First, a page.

While the book is narrated by a third person omniscient narrator, who allows the reader access into certain events or thoughts that could not be known by our principal character, Elizabeth Bennet, the book does closely follow Elizabeth throughout.
I genuinely wanted to have the opening sentences of Pride and Prejudice here because they are ICONIC, but I feel like our later introduction to Mr Darcy in chapter 3 is a better example of the use of third person omniscient.
...Mr. Darcy soon drew the attention of the room by his fine, tall person, handsome features, noble mien, and the report which was in general circulation within five minutes after his entrance, of his having ten thousand a year. The gentlemen pronounced him to be a fine figure of a man, the ladies declared he was much handsomer than Mr. Bingley, and he was looked at with great admiration for about half the evening, till his manners gave a disgust which turned the tide of his popularity; for he was discovered to be proud; to be above his company, and above being pleased; and not all his large estate in Derbyshire could then save him from having a most forbidding, disagreeable countenance, and being unworthy to be compared with his friend.
Mr. Bingley had soon made himself acquainted with all the principal people in the room; he was lively and unreserved, danced every dance, was angry that the ball closed so early, and talked of giving one himself at Netherfield. Such amiable qualities must speak for themselves. What a contrast between him and his friend! Mr. Darcy danced only once with Mrs. Hurst and once with Miss Bingley, declined being introduced to any other lady, and spent the rest of the evening in walking about the room, speaking occasionally to one of his own party. His character was decided. He was the proudest, most disagreeable man in the world, and everybody hoped that he would never come there again. Amongst the most violent against him was Mrs. Bennet, whose dislike of his general behaviour was sharpened into particular resentment by his having slighted one of her daughters.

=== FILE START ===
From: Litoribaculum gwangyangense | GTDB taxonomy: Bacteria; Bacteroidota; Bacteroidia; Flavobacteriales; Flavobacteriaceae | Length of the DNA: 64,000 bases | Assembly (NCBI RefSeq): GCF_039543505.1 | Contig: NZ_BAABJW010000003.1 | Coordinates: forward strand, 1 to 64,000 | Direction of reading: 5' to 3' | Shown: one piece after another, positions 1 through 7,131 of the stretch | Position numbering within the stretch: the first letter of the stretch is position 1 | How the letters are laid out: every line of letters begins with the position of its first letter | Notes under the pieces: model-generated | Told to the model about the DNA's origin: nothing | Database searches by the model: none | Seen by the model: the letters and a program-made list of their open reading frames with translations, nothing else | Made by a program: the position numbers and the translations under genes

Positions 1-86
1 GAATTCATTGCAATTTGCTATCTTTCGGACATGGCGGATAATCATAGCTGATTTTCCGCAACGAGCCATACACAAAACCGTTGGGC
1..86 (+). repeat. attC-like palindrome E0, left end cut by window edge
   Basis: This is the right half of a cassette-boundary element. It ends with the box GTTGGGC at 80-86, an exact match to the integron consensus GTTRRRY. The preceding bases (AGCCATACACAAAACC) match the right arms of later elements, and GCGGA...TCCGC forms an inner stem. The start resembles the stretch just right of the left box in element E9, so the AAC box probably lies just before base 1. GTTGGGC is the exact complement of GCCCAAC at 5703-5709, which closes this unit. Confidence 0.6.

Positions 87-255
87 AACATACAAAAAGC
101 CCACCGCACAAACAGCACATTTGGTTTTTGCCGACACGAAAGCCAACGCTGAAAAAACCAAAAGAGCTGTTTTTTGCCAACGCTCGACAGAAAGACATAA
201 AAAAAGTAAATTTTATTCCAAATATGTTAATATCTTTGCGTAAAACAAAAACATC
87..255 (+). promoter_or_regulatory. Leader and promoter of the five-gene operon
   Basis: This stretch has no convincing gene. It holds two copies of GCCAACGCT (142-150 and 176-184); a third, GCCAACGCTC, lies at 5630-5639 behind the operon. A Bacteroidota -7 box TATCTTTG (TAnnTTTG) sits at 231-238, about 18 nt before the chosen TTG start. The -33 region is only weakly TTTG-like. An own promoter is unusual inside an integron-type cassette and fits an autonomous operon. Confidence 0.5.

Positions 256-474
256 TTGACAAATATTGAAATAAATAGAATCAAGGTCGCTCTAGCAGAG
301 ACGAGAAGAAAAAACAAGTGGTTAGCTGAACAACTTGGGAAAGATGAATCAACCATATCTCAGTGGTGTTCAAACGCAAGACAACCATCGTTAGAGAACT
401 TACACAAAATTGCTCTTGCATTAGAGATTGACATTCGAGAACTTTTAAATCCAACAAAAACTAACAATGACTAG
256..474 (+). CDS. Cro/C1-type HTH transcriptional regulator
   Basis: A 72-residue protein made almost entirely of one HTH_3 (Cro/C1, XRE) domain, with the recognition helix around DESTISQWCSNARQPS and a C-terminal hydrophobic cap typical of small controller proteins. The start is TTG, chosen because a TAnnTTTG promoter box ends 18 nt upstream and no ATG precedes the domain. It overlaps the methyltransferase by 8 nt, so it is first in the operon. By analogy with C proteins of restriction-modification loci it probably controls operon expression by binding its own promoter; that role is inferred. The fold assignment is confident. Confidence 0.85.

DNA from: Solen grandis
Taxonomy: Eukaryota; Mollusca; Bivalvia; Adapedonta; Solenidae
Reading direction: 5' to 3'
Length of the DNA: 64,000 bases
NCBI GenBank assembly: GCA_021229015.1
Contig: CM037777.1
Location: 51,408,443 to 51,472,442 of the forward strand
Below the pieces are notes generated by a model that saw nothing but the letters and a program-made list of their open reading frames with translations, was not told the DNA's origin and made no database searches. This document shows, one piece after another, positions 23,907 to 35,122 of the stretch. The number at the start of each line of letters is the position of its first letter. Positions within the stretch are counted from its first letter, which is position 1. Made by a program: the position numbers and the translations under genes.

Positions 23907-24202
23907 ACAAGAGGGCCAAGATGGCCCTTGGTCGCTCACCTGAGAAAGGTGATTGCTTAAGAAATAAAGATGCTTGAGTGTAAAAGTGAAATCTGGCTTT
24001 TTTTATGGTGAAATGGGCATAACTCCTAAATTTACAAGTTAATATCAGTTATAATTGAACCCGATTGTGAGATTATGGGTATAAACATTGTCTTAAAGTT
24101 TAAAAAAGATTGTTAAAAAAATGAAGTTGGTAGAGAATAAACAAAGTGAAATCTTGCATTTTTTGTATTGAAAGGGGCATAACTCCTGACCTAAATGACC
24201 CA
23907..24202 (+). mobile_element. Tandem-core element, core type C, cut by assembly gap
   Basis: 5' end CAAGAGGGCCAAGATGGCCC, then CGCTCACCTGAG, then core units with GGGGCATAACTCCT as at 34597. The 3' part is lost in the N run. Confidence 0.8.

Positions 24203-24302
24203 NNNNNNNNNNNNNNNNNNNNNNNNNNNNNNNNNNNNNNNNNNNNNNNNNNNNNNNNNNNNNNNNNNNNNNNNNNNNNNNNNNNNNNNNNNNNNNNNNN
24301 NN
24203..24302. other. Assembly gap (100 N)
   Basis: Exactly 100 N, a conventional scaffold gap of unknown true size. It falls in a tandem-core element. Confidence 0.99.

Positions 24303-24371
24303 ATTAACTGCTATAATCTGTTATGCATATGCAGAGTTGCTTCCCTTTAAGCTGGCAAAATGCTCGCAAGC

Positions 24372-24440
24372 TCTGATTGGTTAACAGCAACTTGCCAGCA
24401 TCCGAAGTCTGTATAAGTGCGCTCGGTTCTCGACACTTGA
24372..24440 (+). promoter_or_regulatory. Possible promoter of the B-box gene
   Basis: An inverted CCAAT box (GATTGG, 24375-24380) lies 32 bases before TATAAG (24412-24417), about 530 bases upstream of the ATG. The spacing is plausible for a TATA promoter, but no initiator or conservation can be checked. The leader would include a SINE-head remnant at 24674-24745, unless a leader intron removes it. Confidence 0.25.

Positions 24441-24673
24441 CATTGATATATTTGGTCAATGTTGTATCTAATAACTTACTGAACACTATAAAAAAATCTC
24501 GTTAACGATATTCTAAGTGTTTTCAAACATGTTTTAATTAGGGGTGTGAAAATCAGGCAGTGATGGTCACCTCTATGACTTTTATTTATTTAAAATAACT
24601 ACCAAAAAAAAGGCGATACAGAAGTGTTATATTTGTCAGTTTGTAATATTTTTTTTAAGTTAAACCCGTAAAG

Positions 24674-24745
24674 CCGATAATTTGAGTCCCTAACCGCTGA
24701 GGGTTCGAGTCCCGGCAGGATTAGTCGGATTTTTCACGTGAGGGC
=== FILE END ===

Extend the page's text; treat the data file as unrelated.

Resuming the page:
Our principal character is Elizabeth Bennet, but here we see Mr Darcy and Mr Bingley introduced without it being through her eyes. Instead, we get a more general overview of how everyone perceives the men rather than how Elizabeth perceives them (even if these perceptions are the same).
Stardust is a fairy tale fantasy story published in 1997 that follows the story of Tristran Thorn on his quest to find and capture a fallen star. Fairy tales are often written in third person omniscient point of view.
There was once a young man who wished to gain his Heart's Desire.
And while that is, as beginnings go, not entirely novel (for every tale about every young man there ever was or will be could start in a similar manner) there was much about this young man and what happened to him that was unusual, although even he never knew the whole of it.
The tale started, as many tales have started, in Wall.
I feel like this is fairly self-explanatory, as it is clear that the narrator is separate from the story they are telling through their use of 'there was once a young man'. We're not getting the story from the mouth of the young man himself, but instead from someone watching from above.